E.A.R.R.: a framework for resolving harmful situations

May 31, 2018

 

ClearerThinking.org founder Spencer Greenberg created this framework for handling challenging situations. We hope you find it useful!

 

Here's a simple framework for thinking through situations that are causing you harm.

 

All the possible responses to such problems can usually be categorized into just four types: Exit, Alter, React, or ReframeClick here to use a simple tool that will walk you through this technique for analyzing any troublesome situation you might be experiencing.

 

So, if you're in such a situation, you could:

 

  1. EXIT the situation so that it can’t harm you anymore. For instance, if you’re in a burning building, you can try to leave the building.
     

  2. ALTER the nature or characteristics of the situation so that it harms you less, while still remaining in the situation, and otherwise behaving the same way you've been behaving. For instance, if you are cold because your heater broke, you can try to fix your heater.
     

  3. REACT to the situation differently by changing your future behaviors, without trying to alter the nature of the situation itself and without exiting from it. For instance, if you’re doing badly in school, you can start paying more attention in class or spending more time on your homework.
     

  4. REFRAME the situation to change your thoughts or feelings about it so that it's less harmful to you, without otherwise changing your behavior and without altering or leaving the situation. For instance, you might feel upset when friends don’t return your text messages quickly, since you interpret their silence as a sign that they don’t care about you. But you could try to reframe the situation by reminding yourself that your friends lead busy lives, which may be the cause of their slow responses rather than indifference.

 

It’s useful to keep this categorization in mind, since it’s easy to get stuck on just one or two possible solutions and miss out on a potentially better one. The key is to consider which of these strategies, or which combination of them, has the best chance of helping you achieve your goals (factoring in how likely each is to work and how costly each is). Applying this simple framework of four possibilities — "E.A.R.R" — can help structure your approach to all kinds of problems.

 

 

Consider this example to further illustrate the four approaches of E.A.R.R.. Suppose your boss is making you miserable by frequently getting angry and snapping at you at work. You could try any of the following four approaches:

 

  1. If you think it would be easy to switch jobs and are excited to do so, you may choose to Exit.

  2. If you think your boss is likely to stop mistreating you if you make a Human Resources complaint, you may choose to Alter.

  3. If you see a clear-cut and undesirable pattern in your own behavior that’s triggering your boss’s anger, you may choose to React.

  4. If you aspire to be the sort of person who can handle being snapped at without feeling bothered by it, and believe that you can come to feel differently about your boss’s behavior so that it bothers you a lot less, you may choose to Reframe.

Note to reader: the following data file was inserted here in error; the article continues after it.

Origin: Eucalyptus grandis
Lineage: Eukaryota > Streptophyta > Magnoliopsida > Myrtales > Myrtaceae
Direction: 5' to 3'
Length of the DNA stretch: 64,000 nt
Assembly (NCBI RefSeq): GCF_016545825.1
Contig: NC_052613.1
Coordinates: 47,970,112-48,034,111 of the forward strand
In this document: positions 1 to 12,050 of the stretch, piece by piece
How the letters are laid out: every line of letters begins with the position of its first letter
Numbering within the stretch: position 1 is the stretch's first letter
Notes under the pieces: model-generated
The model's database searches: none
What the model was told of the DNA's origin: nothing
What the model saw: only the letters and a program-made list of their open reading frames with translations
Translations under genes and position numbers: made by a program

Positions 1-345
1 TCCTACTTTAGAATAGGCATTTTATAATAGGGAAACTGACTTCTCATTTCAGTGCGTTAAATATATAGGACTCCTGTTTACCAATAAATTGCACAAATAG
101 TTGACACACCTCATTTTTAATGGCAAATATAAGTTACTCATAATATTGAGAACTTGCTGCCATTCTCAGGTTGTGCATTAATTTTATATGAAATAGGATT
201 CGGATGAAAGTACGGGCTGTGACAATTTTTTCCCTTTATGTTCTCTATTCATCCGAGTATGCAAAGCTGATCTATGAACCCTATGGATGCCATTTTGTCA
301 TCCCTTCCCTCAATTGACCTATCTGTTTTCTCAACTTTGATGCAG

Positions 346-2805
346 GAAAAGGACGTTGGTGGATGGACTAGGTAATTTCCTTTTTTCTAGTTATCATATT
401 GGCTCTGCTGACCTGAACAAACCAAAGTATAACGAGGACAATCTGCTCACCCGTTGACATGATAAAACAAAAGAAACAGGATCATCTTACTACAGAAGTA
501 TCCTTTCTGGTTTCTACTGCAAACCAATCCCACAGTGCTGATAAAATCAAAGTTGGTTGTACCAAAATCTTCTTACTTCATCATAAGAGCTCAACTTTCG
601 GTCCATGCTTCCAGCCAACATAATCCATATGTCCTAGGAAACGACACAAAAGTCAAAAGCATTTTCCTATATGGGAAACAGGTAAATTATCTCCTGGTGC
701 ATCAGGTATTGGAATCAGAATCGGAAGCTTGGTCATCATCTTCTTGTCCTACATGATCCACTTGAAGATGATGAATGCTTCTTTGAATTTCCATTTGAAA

— 

 

Sometimes one type of E.A.R.R. strategy will clearly be inadequate for a certain problem. (For instance, don’t Reframe if you’re in a burning building that you can Exit safely from, and don’t Alter by trying to put the fire out if it has already grown huge!) But in a broad variety of cases, this framework will provide multiple reasonable methods that you could apply to the problem at hand.

 

So which method should you choose in a particular case? It depends on:

 

  1. How likely you think each is to work.

  2. How costly each is to carry out (in terms of time, money, pain, risk, frustration, emotional energy, etc.).

  3. Your sense of justice or ethics. E.g., you may think it’s wrong to be treated that way by your angry boss, and therefore avoid using the Reframe strategy as a matter of principle, even if it would work.

 

 

So, if you are facing a situation that’s causing you harm, it may be helpful to start with the question: What would it look like to Exit, Alter, React, or Reframe in this particular case? This set of considerations can help you figure out what options are available to you, and which has the most to offer.

 

The boundaries between the four categories will not always be clear. For instance, if you’re doing badly in a class at school, you may think of "Exit" as quitting that class. But you could instead think of "Exit" as quitting school altogether, and consider quitting just that specific class to be your "Alter" option, since it’s altering your school environment. What’s more, not all four categories will apply in all situations. And there might occasionally be options that don't neatly fall into any of these four categories.

 

Nonetheless, I think that in most cases these four categories of options (Exit, Alter, React, Reframe) - or using your “E.A.R.R.”, if a silly acronym helps - provides a useful jumping off point to broaden your range of strategies, and helps you search for the best solution when a situation is causing you harm. And again, try this tool for a simple walkthrough of the E.A.R.R. approach.

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